Makeup Goes Millennial
How Colour pop is putting a new face on the online cosmetics business
Colourpop’s digital-first strategy has made it a rising star in the cosmetics industry.
Sibling entrepreneurs Laura and John Nelson launched Colour pop with a simple idea: makeup that would be native to Instagram, not drugstore shelves. It was 2014, and the duo—both working as executives at Spatz Laboratories, their father’s beauty industry supply company—saw Instagram and Youtube personalities posting makeup tutorials that were attracting huge audiences. The Nelsons also noted an uptick in overall cosmetics spending, which they attributed to excitement over those how-to videos and online product endorsements.
Taking advantage of Spatz’s high-volume manufacturing infrastructure, they created a company called Seed Beauty, which they hoped would serve as an umbrella for a range of new brands. The first of these was Colour pop, offering products specifically aimed at the kind of young people who were obsessing over, say, Youtube demos of how to do a cat eye.
Today, Colour pop and Seed are major players in the makeup business (Colour pop has more than 4 million Instagram followers—four times as many as Revlon). Seed now acts as an incubator and venture-capital fund
for a range of makeup companies. Its highest-profile brand is Kylie Jenner’s Kylie Cosmetics, and it produces lines for social media stars such as Jenn Im, Kathleen Lights, and Karrueche Tran. The company’s merchandise is developed and made on its 200,000-square-foot Oxnard, California, campus. On any given week, Laura says, there are at least 1,000 different products being manufactured across the enterprises.
In an industry dominated by multinational stalwarts, the Nelsons’s digital-first strategy has allowed them to tap into a customer base that has little interest in the brick-and-mortar retail experience. “For us, [digital marketing] is like breathing,” says Laura, who serves as the company’s president (her brother is CEO). “You don’t think about when you’re going to take a breath, or how, or how long. It’s a fluid, natural part of the rhythm.”
Because it makes its own products and sells exclusively online, Colourpop is able to undercut the prices of more established brands; its most popular item, an ultramatte lipstick, costs $6 (similar ones at Sephora start at around $12). The company can zip from concept to market in a matter of days, capitalizing on fast-moving trends. Take that lipstick: The Nelsons noticed that similar products were trending on social media in early 2015, and by summer, they had their own take ready to go—long before the heritage brands could react. The concept is similar to that of “fast fashion” brands such as Zara, which make their own versions of high-end designer clothing items at much cheaper prices.
But Colourpop isn’t simply knocking off luxury goods. Instead, it’s reacting to whatever digital influencers are excited about at any given moment, whether it’s a costly MAC eye shadow or a discount-store NYX lipstick. Employees are in constant contact with customers, often making fast tweaks to products or strategy in response to online feedback. “Our business model gives us the opportunity to be very in tune with fans,” Laura says. “When you ask them to get engaged, it’s important to show an immediate response. If it takes months, they feel disenfranchised. Like, ‘Why should I even tell you what I think?’ ”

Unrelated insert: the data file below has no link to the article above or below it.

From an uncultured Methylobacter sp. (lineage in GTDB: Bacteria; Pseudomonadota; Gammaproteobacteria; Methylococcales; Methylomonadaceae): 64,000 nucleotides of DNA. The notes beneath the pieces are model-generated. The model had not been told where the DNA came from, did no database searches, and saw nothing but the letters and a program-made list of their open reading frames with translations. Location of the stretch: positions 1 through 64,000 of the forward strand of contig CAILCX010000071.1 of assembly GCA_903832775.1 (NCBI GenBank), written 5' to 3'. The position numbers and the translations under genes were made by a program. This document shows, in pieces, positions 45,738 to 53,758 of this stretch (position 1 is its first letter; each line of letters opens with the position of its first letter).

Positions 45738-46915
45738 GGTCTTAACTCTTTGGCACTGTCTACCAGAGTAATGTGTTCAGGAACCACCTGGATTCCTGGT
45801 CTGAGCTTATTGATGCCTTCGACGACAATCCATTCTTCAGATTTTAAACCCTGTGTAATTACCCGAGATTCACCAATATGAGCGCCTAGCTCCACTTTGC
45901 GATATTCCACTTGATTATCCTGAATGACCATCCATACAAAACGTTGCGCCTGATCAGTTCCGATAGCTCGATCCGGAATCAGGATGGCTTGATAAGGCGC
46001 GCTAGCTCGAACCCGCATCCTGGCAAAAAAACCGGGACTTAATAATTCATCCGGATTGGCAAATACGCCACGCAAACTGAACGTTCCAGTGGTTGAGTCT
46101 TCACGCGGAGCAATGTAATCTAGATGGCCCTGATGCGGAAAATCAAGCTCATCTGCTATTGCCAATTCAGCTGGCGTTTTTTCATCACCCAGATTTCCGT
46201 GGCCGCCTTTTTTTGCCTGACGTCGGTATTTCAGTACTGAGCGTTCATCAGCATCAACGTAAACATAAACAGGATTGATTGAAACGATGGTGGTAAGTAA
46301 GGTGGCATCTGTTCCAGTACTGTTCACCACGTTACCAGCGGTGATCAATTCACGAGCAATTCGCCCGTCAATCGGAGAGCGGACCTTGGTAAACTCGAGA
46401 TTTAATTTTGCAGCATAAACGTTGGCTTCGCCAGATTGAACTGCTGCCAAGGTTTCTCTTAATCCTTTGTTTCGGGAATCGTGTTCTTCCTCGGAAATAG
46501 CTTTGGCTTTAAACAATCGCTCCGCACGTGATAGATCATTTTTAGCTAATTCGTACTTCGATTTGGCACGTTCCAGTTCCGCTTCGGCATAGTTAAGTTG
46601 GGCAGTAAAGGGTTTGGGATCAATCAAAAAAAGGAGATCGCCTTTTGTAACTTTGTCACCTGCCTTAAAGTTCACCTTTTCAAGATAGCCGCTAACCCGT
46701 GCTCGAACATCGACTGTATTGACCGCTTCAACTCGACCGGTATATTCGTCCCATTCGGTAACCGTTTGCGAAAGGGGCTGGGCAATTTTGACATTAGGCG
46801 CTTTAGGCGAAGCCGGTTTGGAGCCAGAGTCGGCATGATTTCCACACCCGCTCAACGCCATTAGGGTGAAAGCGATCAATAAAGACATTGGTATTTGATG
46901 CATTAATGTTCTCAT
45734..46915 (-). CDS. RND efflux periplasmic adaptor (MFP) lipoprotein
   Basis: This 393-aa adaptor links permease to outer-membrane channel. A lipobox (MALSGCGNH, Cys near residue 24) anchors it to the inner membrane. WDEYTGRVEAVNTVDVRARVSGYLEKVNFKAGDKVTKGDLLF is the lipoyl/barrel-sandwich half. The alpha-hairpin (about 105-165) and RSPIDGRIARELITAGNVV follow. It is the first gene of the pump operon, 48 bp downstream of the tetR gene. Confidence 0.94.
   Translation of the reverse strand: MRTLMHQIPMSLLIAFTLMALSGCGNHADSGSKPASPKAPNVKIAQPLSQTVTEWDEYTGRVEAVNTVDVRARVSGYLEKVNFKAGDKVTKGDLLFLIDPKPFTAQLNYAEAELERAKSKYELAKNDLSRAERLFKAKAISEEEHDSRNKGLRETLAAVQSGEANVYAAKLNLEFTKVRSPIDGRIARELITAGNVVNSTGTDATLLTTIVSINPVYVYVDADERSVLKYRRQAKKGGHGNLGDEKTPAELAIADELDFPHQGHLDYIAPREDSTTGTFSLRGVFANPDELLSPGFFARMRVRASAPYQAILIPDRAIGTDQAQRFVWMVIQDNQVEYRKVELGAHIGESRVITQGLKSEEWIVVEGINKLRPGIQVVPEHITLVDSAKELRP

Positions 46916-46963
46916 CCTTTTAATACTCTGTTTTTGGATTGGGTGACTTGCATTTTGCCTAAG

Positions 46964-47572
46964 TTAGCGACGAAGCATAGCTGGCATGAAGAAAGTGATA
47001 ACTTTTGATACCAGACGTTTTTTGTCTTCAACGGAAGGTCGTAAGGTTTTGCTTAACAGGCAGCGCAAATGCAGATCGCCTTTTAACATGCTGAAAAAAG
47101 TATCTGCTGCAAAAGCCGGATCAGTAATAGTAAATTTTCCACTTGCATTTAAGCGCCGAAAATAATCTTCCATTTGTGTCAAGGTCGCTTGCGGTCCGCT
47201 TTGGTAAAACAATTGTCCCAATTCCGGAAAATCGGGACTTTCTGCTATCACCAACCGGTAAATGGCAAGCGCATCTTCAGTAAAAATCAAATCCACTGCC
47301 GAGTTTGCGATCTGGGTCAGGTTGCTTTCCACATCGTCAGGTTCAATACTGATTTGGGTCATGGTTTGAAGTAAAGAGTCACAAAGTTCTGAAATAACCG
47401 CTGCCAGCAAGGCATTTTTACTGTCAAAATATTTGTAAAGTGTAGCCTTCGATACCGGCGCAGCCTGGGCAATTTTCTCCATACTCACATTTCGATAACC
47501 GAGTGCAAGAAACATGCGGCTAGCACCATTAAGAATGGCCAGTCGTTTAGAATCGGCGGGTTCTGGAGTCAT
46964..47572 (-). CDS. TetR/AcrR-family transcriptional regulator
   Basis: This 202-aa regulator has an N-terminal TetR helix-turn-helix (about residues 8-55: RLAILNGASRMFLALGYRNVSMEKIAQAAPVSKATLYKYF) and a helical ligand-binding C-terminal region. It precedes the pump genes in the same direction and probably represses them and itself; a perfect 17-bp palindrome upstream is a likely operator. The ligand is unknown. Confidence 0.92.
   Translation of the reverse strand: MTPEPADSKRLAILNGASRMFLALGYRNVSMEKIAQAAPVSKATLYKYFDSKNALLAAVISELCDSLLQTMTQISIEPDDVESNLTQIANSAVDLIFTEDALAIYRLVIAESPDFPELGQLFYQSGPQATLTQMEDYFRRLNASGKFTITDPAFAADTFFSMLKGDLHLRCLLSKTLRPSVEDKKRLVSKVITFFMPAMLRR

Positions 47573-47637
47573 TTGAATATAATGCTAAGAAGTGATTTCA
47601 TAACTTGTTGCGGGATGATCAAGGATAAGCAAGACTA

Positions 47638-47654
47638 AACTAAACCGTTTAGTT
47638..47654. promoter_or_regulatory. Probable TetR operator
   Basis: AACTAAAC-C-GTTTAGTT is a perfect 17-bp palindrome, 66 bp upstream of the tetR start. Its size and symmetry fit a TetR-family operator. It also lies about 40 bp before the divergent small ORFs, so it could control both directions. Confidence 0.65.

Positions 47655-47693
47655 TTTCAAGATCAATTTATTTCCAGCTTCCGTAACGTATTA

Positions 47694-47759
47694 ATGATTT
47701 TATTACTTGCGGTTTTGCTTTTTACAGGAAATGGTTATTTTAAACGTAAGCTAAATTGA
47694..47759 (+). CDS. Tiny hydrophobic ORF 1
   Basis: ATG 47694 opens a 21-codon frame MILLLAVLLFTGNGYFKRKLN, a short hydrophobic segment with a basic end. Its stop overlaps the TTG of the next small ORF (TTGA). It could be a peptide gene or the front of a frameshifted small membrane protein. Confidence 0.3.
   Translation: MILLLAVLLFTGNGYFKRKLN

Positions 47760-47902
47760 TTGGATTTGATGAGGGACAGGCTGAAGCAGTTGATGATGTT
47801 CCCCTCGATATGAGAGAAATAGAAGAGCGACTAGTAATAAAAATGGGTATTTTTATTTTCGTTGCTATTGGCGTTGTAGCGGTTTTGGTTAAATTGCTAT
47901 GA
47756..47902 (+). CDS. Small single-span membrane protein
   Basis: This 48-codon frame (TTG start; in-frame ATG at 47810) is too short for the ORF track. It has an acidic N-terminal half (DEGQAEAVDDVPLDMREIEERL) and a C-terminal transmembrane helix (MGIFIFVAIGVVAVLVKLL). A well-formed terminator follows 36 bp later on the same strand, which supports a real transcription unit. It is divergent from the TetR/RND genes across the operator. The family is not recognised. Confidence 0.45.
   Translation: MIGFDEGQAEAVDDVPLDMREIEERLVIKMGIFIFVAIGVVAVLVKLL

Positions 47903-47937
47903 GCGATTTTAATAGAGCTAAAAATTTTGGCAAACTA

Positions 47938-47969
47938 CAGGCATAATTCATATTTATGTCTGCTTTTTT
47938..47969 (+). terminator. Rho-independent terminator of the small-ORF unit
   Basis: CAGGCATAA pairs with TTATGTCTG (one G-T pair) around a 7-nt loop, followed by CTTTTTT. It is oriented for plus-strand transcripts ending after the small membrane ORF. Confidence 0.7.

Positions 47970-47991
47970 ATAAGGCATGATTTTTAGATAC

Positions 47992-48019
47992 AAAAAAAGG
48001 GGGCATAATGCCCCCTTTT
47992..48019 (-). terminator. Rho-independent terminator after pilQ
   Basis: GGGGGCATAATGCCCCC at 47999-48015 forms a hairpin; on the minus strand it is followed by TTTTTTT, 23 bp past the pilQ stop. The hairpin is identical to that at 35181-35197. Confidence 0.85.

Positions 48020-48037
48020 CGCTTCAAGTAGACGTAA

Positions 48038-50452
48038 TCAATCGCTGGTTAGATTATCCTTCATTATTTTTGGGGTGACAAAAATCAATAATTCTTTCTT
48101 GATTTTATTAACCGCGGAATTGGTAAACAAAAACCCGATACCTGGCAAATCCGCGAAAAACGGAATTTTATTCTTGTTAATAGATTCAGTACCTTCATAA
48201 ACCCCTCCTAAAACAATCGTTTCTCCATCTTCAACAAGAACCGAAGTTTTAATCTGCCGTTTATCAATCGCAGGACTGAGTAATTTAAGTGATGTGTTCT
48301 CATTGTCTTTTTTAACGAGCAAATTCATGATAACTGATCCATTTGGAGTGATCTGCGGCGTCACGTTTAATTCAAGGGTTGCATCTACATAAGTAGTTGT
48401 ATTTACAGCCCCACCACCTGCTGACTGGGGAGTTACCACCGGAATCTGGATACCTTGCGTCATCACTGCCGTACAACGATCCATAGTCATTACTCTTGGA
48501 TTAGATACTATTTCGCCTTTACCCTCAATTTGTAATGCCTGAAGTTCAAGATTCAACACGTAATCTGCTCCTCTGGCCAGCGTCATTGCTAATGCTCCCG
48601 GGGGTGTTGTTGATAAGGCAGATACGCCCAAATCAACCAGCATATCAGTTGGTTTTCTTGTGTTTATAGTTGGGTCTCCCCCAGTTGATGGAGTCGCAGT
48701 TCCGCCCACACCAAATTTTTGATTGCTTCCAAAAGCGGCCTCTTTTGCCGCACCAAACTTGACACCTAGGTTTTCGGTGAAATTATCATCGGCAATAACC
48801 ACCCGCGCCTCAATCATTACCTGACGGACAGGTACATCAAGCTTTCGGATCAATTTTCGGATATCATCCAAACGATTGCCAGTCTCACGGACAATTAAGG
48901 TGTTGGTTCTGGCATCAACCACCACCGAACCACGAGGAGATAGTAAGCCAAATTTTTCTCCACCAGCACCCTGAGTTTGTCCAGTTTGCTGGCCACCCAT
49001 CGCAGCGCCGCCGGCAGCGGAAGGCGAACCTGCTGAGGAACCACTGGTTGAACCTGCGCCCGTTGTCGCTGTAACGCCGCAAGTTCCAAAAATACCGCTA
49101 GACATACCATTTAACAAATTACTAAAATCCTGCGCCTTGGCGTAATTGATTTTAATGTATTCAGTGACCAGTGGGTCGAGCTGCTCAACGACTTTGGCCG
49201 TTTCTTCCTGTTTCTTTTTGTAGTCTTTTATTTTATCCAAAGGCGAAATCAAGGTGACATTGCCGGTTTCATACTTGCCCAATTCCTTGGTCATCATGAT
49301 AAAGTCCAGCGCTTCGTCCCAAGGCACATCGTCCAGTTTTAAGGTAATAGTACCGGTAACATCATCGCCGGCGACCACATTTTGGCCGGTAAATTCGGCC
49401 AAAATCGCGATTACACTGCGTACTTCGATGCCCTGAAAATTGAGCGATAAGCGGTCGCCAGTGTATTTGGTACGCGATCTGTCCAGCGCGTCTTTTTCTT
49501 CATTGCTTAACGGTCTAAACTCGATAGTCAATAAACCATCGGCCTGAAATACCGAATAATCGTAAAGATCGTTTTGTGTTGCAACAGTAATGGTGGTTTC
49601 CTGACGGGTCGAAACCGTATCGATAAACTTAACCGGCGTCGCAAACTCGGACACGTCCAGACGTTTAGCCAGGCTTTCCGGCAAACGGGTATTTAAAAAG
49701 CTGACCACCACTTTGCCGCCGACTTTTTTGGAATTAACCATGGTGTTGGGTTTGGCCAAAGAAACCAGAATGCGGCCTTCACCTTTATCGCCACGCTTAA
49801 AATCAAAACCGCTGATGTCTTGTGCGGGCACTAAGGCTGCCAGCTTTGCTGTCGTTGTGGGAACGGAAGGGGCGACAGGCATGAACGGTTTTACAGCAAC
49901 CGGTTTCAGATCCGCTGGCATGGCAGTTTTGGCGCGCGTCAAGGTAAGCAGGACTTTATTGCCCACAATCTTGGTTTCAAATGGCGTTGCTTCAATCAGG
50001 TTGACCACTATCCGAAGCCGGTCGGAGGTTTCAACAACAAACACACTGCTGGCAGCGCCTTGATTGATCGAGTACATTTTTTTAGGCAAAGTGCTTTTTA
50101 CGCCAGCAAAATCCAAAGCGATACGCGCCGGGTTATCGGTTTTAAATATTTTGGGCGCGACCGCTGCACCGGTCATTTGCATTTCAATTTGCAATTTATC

From the start, a core element of Colourpop’s strategy has been matching its makeup to the right online beauty stars, who spread awareness with tremendous efficiency. Every employee—there are currently around 1,000, with an average age of 25—is expected to closely follow the beauty-influencer world, no matter how technical their role at Colourpop is. “We have formulators, chemists, and color matchers who say, ‘This shade I developed, we have to send it to this blogger,’ ” Laura says. That effort doesn’t go unnoticed. “They come up with things you wouldn’t imagine wearing, but you put it on the right influencer and it looks perfect,” says Karen Gonzalez, a makeup personality with more than 3 million Instagram followers. “It makes you want to step out of your box. Some brands, you don’t hear from them [very often]. Colourpop isn’t like that—it’s constantly happening.”
Two more Seed brands are set to launch in 2017 (the company isn’t ready to reveal details). And while the Nelsons say that they currently have no plans to move into brick-and-mortar stores, they are working on ways to make their small-screen brands more tangible, such as live events. “We’ve heard from our fans that they want to see and touch Colourpop in real life,” Laura says. “We’re trying to come up with interesting and creative ways to do that.” As for future Colourpop products and celebrity partnerships? The Nelsons have no idea—which is exactly how they like it. “We’re not coming at this from a top-down approach,” Laura says. “It’s not a personality-driven brand; it’s not a makeup-artist brand. We want to listen to our fans more than we want them to listen to us.”
“When you ask fans to get engaged, it’s important to show an immediate response.”
Bright ideas A key part of Colourpop president Laura Nelson’s strategy is reacting fast to fan feedback.
An assortment of Colourpop’s products, including its ultra-matte lipstick